Opioid Safety, Respiratory Compromise

5 Steps for Preventing Opioid Harm to Patients

By Stephanie Uses, PharmD, MJ, JD (Patient Safety Analyst, ECRI Institute), Lynn Razzano, RN, MSN, ONCC (Clinical Nurse Consultant, Physician-Patient Alliance for Health & Safety), and Michael Wong, JD (Executive Director, Physician-Patient Alliance for Health & Safety)

Inadequate monitoring for respiratory depression in patients receiving opioids poses the greatest risk and potentially resulting harm to patients. ECRI Institute recently released the 2016 Top 10 Patient Safety Concerns for Healthcare Organizations and assigned inadequate monitoring its highest risk map of 80: Read More

Alarm Fatigue, Must Reads, Opioid Safety, Respiratory Compromise

Weekly Must Reads in Patient Safety (Oct 17, 2014)

Monitoring is the catch word for this week’s must reads. It keeps patients safe and prevents avoidable patient harm. While St Joseph/Candler Hospital just celebrated 10 years of being “event free”, each year an estimated 20,800 to 678,000 patients managing their pain with patient-controlled analgesia will experience life-threatening, opioid-induced respiratory depression. If you are scared about asking your caregivers about monitoring, just say Dr. Robert Stoelting (President, Anesthesia Patient Safety Foundation) told you to. Read More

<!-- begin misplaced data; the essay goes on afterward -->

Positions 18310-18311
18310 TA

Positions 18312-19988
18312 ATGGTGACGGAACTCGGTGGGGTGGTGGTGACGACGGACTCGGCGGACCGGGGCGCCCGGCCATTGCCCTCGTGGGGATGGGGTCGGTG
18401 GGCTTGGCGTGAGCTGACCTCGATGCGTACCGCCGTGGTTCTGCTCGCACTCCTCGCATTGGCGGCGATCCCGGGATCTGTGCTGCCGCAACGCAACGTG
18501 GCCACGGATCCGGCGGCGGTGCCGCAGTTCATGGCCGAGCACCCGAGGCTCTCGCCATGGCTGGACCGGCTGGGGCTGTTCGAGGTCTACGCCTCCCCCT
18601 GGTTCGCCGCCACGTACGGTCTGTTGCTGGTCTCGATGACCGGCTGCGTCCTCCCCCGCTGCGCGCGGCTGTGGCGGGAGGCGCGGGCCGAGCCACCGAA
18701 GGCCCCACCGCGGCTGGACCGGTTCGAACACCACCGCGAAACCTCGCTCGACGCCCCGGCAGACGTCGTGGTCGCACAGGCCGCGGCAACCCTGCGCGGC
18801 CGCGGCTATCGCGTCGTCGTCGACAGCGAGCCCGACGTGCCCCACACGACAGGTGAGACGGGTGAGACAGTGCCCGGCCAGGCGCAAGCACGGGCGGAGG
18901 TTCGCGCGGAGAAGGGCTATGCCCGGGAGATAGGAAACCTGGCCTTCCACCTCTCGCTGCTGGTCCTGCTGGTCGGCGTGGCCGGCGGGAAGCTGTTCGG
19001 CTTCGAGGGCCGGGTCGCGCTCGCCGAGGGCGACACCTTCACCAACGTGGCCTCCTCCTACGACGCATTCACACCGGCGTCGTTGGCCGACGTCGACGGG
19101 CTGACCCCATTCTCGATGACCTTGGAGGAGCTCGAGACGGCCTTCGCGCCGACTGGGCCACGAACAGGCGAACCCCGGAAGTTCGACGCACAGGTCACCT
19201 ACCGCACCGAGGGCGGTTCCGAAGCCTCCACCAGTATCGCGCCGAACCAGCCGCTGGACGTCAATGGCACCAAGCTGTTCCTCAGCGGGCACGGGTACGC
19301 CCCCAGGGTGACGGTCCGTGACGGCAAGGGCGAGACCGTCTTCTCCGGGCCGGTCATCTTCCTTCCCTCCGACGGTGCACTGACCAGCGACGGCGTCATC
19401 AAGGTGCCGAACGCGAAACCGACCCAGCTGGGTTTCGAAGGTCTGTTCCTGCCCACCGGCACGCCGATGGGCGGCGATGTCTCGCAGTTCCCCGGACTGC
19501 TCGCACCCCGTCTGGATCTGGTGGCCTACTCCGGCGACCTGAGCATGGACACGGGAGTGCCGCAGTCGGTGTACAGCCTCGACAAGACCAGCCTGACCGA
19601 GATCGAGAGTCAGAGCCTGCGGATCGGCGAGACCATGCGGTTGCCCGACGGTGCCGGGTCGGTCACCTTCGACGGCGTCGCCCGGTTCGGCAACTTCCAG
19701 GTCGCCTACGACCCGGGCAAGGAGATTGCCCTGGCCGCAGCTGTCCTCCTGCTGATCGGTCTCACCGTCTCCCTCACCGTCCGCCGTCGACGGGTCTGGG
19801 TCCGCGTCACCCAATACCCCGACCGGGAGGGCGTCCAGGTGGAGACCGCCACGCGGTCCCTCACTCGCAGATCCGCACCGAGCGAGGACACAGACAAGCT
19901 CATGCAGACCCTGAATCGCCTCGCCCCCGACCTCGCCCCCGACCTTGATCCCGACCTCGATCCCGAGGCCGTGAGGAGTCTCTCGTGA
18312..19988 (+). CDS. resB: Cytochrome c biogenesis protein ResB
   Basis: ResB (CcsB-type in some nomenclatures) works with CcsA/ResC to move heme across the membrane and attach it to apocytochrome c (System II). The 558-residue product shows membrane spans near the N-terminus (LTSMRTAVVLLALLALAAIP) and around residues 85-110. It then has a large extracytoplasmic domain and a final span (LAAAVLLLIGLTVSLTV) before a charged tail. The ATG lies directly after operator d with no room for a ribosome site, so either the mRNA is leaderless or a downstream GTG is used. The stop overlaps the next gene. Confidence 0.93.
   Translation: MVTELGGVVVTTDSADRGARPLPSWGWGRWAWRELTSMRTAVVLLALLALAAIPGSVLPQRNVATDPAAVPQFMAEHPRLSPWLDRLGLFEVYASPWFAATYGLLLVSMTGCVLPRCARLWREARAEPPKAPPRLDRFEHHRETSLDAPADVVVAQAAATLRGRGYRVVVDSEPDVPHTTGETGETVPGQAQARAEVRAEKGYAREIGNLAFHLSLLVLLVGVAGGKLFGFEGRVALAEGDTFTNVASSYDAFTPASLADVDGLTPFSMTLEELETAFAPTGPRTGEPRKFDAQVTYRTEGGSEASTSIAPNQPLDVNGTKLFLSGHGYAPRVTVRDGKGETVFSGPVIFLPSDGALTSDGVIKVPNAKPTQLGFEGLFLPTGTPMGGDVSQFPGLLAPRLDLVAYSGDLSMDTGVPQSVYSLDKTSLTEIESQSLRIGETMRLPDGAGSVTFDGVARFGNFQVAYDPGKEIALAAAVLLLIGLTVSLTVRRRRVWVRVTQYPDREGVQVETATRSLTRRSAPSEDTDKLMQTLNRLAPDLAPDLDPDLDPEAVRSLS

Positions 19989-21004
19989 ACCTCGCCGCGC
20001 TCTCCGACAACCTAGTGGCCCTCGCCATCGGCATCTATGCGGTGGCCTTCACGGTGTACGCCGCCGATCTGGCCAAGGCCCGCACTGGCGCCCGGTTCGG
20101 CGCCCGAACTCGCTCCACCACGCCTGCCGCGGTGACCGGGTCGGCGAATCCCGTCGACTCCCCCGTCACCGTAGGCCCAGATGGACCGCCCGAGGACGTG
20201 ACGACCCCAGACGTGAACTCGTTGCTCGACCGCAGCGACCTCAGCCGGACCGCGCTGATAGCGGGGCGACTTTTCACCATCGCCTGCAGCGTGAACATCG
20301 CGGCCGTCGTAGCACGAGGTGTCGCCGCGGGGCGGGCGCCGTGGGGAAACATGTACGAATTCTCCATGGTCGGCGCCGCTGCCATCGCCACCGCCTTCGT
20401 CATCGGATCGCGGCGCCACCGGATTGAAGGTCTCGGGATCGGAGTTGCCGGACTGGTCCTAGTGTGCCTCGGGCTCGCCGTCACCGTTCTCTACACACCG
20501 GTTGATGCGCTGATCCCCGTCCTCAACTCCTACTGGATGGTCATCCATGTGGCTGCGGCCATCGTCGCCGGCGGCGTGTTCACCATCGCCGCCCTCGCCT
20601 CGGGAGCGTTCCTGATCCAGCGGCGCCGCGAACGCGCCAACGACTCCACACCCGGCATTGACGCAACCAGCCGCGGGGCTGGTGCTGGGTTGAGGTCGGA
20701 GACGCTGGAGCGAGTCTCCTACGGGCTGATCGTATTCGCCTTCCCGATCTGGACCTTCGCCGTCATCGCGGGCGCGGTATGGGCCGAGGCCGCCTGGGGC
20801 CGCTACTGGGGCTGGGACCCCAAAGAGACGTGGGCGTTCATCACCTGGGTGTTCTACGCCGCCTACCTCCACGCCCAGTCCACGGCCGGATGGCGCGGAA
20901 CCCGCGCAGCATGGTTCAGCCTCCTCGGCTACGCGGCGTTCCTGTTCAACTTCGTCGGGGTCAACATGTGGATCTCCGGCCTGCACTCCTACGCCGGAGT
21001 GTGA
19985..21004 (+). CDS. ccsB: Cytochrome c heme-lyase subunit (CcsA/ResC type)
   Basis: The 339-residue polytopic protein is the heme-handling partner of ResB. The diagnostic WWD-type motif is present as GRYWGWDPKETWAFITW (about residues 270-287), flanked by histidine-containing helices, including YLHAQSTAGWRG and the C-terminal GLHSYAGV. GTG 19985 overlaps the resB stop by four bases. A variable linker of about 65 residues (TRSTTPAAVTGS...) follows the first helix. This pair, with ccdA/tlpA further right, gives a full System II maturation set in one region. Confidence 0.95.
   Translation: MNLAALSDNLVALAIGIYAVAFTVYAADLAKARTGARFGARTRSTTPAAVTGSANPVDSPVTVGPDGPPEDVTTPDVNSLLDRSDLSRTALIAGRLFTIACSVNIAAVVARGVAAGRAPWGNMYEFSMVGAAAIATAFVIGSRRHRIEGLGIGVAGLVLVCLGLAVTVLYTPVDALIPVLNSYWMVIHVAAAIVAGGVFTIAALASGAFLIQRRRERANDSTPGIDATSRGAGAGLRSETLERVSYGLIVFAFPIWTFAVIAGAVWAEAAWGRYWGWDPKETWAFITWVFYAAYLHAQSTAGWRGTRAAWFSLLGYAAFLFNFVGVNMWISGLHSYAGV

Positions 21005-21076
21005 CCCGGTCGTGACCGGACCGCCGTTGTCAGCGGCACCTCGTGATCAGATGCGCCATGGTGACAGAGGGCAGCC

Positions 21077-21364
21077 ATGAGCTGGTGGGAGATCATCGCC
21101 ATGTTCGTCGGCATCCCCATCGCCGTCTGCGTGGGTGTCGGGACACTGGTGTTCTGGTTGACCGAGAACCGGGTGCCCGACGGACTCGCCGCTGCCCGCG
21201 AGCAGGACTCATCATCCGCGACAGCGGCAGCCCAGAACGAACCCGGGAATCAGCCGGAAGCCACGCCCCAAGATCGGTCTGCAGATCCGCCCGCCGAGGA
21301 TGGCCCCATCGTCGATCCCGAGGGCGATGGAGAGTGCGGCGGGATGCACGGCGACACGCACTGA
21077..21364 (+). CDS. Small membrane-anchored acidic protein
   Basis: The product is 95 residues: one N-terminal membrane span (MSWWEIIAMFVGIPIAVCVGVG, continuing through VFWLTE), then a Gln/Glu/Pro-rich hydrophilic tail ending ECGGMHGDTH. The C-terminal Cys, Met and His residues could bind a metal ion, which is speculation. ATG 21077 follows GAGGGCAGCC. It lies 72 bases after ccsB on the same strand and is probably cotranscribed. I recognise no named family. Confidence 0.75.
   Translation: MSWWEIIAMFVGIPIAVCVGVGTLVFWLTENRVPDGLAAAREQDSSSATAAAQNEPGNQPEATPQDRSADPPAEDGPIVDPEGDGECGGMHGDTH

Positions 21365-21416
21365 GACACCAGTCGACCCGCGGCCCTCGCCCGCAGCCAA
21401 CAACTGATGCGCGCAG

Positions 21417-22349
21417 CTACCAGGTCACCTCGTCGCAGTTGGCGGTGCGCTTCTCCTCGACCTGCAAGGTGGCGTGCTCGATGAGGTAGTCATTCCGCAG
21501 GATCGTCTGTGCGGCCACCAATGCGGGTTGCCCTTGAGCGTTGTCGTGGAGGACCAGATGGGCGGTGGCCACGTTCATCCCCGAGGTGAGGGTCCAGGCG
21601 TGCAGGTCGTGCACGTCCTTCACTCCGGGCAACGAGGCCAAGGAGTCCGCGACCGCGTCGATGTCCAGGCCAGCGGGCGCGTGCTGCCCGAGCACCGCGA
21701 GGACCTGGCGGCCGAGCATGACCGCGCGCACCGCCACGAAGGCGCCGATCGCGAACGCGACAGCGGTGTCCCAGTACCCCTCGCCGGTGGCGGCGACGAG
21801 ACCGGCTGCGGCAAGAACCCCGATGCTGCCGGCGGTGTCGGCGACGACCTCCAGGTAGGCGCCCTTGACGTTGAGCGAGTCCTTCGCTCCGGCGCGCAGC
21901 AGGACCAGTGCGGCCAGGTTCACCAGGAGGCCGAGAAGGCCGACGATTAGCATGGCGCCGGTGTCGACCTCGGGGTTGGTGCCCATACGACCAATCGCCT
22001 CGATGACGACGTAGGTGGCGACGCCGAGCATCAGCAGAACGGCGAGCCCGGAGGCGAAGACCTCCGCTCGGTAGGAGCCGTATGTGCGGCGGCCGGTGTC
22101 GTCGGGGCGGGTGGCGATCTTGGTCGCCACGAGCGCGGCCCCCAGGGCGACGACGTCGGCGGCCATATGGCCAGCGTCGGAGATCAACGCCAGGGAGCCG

Respiratory Compromise

Monitoring for Respiratory Compromise to Detect Cardiac Arrest

In his op-ed, Lakshmipathi Chelluri, MD, MPH (Professor, Department of Critical Care Medicine, Co-chair, P&T Committee, UPMC Presbyterian, University of Pittsburgh School of Medicine), asks a great question “Preventable In-Hospital Cardiac Arrests―Are We Monitoring the Wrong Organ?[1]

To help prevent the onset of cardiac arrest, Dr. Chelluri suggests that clinicians should be monitoring for respiratory compromise as a key trigger or potential alert for cardiac arrest. Read More